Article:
About this series
I'm Sahaj Sankaran, winner of Yale’s South Asian Studies Prize and Diane Kaplan Memorial Prize for my historical research, and this is Today in Indian History. Four days a week, I'll dig into the context and consequences of an event in India's history that happened on that date. I'll walk you through what happened, what the world around looked like at the time, and how it shaped the India we live in today.
twitter: @SahajSankaran, email: sahaj [at] honestyisbest [dot] com.
July 5, 2020
The First Indian Submarine Arrives
On 5 July, 1968, the Indian submarine INS Kalvari sailed into the dock at Eastern Naval Command, Visakhapatnam. The submarine had undergone a long voyage from the port at Riga, Latvia (then in the Soviet Union) when it arrived in India, but its arrival went unnoticed by most of the country. For the Indian Navy, however, it represented a fundamental change in strategic doctrine; for the first time in its brief history, independent India possessed a submarine of its own.
The Indian Navy in its first decade was a fairly traditional organization, still led at its highest levels by British officers and using purchased or leased British warships. In 1961, the Navy saw action fighting Portuguese warships during the liberation of Goa, with relative success. During the 1965 conflict with Pakistan, however, the Pakistani Navy successfully attacked the Indian coastal town of Dwarka, inflicting some damage. While the operation was minor, and had little effect on the war, the Indian Navy was unhappy with its performance. Some Pakistani sources would later claim that India was threatened by the presence of the Pakistani submarine PNS Ghazi, an American-built vessel that was the only submarine possessed by either side during the war. Whether or not this is true, after the war the Indian Navy grappled with the unfortunate fact that, without their own submarines, India couldn’t operate at will in the waters around South Asia.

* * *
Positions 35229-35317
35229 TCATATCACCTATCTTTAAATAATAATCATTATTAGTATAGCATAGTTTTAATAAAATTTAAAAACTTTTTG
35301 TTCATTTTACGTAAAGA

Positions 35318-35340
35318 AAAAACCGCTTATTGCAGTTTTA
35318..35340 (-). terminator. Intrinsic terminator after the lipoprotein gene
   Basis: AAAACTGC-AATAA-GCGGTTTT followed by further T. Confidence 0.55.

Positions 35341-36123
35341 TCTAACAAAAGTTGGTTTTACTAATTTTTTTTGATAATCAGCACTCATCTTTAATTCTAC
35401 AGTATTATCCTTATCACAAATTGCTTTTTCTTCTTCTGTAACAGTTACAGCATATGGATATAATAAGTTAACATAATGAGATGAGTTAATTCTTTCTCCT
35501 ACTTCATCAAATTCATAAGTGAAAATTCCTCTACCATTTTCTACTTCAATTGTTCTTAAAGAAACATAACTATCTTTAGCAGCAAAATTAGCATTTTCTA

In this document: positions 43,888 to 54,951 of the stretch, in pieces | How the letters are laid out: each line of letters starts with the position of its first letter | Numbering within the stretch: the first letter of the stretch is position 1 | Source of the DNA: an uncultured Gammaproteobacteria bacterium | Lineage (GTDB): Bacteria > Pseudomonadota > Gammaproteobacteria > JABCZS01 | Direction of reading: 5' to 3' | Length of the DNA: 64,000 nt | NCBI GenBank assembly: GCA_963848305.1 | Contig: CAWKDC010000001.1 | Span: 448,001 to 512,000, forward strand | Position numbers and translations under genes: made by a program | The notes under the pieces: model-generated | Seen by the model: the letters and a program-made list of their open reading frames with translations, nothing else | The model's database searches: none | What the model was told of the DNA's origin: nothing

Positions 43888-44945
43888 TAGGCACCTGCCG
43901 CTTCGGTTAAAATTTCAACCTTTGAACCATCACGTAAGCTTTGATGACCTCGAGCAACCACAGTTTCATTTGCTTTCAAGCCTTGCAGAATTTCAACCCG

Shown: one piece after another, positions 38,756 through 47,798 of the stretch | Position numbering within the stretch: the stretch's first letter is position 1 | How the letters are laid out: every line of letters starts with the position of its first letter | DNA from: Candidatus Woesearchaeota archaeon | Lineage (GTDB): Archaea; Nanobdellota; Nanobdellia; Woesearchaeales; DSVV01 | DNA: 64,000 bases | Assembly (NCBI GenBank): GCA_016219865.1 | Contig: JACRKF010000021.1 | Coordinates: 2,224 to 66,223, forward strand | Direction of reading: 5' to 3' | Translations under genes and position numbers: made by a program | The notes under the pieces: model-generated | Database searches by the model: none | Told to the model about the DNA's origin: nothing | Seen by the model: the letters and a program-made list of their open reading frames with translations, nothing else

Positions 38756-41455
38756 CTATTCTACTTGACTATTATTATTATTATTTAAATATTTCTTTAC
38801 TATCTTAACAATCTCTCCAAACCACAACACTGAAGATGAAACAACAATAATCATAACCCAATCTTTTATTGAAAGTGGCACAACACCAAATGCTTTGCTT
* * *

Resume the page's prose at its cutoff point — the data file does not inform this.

Thankfully, some of the groundwork had already been laid before the war, when a small number of Indian naval officers trained at the British submarine school, HMS Dolphin. Throughout the later 1960s, India and the Soviet Union drifted closer, and their military relationship developed quickly. The Soviets, after all, were willing to take payment in goods or Indian rupees, and to let India buy technology and manufacture its own copies of Soviet military equipment. After negotiations, the Soviet Union offered up its Project 641 design. The first of these meant for Indian usage, designated B-51 by the Soviet Navy, was to be called INS Kalvari.
After intense training, in the winter of 1967 an Indian crew travelled to the Soviet Union, where the submarine was commissioned on December 8. Over the following months, the submarine took a long shakedown cruise towards India, arriving at Visakhapatnam on 5 July, 1968. The achievement was remarkable, not only because India had successfully operated its first submarine, but also because it had built an entire submarine organization - officers, training procedures, equipment, specialized docks - from scratch. The resilience of the new submarine arm was tested over the next two years, as three more Soviet-built submarines - Khanderi, Karanj, and Kursura - arrived. Slowly, the Indian submarine force was taking shape.